We stayed in ICU all day; we were cleared to move back upstairs in the late afternoon, but once again, had to wait until evening to to anywhere. But it gave us time to experience the wonder that is the ICU. It's a terrible/wonderful place. The sounds that we heard in there were awful sometimes, and amazing other times. When they call a code, people come running from everywhere; I guess each person has their job to do in the moment, and the others come just to be there if needed. But it happens so very fast, lights blink and you hear running feet. The nurses who care for the patients are very professional, almost to a fault; but they don't have time to be chatty. The only similarity I found between the ICU's I see on television, and the real ones were the glass fronted rooms, and the sliding doors. Everything else? Just television.

Late in the afternoon, we discovered a small pool of water under the bed...turns out the small pool was the morphine running onto the floor. It explained why Richard was not as comfortable as he should have been...damn. I would have put my diet coke bottle underneath the drip if I'd have known. It would have been a hell of a cocktail. :)

We moved upstairs early Saturday evening, back to the 5th floor, into a private room, which was nice. It was my old room, which was ironic. Or, one of my old rooms. We settled in, again, with the hope that tomorrow would be the day he'd come home. Or at least be one day closer.

Sunday came, and Dr. Gittleman (the GP) came by. He wanted to run some more tests, plus they had to do yet another 24 hour pee collection. Richard wasn't happy, but I wanted him to be where I thought he still needed to be. He couldn't walk, he couldn't get around; he could hardly get out of bed still. We still had the kidney issue, and we had the antibody issue. I thought we'd get answers before he came home; I hate loose ends.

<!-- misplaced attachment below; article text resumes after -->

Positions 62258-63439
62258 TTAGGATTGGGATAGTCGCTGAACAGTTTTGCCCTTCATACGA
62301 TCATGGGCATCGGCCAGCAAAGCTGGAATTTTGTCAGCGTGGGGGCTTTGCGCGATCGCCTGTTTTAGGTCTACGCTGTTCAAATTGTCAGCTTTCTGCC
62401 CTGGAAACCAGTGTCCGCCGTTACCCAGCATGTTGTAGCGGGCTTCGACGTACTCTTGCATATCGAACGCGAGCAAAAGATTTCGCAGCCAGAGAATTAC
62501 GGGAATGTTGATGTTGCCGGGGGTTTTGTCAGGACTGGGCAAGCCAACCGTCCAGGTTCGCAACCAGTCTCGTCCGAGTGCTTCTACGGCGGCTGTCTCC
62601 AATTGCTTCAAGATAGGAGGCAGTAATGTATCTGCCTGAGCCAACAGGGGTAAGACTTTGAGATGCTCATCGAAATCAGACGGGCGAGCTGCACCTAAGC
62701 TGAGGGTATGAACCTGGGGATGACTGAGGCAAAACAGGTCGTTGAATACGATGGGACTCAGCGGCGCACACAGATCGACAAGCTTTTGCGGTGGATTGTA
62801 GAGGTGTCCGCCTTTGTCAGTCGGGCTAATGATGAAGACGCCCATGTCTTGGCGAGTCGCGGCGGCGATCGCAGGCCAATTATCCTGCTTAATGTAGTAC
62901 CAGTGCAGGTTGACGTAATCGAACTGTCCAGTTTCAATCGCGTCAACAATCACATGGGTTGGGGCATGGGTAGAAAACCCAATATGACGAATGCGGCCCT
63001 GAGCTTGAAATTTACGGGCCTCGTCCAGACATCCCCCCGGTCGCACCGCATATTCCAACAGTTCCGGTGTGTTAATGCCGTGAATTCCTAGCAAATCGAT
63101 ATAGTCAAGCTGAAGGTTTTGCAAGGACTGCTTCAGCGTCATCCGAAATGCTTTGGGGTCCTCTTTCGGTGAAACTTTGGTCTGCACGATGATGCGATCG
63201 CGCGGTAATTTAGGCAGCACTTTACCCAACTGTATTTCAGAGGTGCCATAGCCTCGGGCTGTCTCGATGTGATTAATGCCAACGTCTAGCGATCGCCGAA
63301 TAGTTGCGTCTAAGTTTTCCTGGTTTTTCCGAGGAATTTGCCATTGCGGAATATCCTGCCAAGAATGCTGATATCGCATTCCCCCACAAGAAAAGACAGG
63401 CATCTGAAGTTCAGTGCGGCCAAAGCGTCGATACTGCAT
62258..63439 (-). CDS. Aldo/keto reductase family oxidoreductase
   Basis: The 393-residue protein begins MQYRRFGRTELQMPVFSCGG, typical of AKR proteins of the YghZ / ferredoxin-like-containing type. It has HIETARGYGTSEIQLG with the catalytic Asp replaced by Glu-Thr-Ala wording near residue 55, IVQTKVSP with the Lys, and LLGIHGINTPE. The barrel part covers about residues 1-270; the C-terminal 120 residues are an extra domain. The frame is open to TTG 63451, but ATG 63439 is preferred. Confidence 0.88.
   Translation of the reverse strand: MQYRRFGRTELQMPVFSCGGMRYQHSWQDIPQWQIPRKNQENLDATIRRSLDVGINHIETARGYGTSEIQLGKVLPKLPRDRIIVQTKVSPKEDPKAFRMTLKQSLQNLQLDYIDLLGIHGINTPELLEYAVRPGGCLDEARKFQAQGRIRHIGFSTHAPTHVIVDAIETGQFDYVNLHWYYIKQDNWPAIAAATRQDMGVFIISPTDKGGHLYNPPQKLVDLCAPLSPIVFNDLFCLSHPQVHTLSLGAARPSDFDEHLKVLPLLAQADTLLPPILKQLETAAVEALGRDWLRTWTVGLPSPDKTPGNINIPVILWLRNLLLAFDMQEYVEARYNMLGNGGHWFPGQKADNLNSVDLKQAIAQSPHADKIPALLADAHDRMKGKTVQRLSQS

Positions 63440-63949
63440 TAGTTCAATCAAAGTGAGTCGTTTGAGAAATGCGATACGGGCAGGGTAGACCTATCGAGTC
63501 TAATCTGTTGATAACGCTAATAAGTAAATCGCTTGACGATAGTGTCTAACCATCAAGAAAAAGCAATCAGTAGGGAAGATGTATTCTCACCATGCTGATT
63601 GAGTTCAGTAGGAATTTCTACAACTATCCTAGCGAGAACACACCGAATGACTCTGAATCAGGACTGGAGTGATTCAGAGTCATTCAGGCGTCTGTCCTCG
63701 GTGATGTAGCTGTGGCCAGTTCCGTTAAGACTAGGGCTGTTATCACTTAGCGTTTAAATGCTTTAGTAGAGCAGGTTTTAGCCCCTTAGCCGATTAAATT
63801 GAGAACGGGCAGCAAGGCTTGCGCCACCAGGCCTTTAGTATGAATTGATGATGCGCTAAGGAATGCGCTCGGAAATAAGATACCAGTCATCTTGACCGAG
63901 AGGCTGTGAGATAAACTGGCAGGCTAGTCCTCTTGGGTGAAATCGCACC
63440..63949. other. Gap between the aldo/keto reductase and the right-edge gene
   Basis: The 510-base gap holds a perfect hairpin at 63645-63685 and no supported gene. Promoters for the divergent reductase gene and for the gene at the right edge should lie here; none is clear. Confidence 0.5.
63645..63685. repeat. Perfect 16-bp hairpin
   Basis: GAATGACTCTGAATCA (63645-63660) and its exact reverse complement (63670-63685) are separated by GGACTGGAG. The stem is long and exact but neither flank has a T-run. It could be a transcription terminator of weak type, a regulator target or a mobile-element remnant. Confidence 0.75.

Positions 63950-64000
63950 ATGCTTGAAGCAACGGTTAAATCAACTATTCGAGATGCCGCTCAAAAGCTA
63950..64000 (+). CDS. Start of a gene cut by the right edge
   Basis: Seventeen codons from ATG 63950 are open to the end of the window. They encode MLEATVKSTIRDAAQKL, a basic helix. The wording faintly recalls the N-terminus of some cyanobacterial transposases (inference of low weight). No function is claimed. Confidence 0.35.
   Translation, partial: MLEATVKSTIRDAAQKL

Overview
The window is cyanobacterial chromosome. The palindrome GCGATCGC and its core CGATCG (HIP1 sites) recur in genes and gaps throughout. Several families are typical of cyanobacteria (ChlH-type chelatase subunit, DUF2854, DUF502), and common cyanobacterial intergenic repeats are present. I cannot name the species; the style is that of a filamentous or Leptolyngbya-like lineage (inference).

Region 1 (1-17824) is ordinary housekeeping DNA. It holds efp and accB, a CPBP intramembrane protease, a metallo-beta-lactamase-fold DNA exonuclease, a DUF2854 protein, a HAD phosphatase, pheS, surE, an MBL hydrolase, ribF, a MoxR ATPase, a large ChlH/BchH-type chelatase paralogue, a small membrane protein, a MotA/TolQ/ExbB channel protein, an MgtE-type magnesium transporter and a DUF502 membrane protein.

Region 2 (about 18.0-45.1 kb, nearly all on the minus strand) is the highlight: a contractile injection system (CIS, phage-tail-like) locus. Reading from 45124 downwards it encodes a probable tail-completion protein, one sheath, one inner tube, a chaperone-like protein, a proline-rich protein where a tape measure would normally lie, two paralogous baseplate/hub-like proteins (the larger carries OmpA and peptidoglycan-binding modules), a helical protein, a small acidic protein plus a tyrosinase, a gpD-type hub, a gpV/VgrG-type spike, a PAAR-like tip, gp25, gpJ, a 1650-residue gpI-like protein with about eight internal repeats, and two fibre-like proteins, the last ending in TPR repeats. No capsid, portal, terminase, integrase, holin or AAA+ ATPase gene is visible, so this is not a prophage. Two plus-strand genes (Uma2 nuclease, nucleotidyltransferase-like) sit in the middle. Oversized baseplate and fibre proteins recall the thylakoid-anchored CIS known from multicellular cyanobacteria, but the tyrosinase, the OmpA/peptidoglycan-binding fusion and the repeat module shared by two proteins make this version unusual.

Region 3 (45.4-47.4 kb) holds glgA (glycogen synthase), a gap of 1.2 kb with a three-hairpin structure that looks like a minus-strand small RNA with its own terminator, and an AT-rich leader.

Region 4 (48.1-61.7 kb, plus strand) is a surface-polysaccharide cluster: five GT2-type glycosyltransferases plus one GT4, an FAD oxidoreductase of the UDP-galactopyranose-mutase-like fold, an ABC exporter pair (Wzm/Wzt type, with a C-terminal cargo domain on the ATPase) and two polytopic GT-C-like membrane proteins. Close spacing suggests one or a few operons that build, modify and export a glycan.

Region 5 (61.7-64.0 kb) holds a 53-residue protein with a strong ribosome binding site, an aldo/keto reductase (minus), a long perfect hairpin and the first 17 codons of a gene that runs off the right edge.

We settled in for a day of football in the hospital. We awaited the physical therapists. We ate hospital food. We passed another day in the hospital.

Monday dawned, and a few hours after I arrived, they released Richard. Right in the middle of the 24 hour pee test. Before he could walk well. I wasn't happy...and I didn't want Richard to miscontrue my feelings. I wanted him home more than anything, but I didn't want him home before he was well. I wanted answers to all the unanswered questions that were raised since this happened.

In a flurry of activity, the physical therapists came around, and took Richard down the hall to teach him how to walk up and down stairs, how to navigate on his supercharged walker, how to get the hell out of the hospital.

Truth be told, I was scared that I wouldn't be able to take care of him.

But finally they kicked us out of PRMC; we took the big ride down in the elevator. We got him into the car, and I drove home like I had 144 dozen eggs in the car.

But once we got home, it all kind of fell into place. We moved downstairs for the immediate duration. I faced cleaning the bolts coming out of Richard's arm, and once I faced it, it wasn't so bad. After a few nights, I stopped being afraid to sleep next to him for fear of rolling over on his arm. We muddled through the first few days.

It was good to have him home.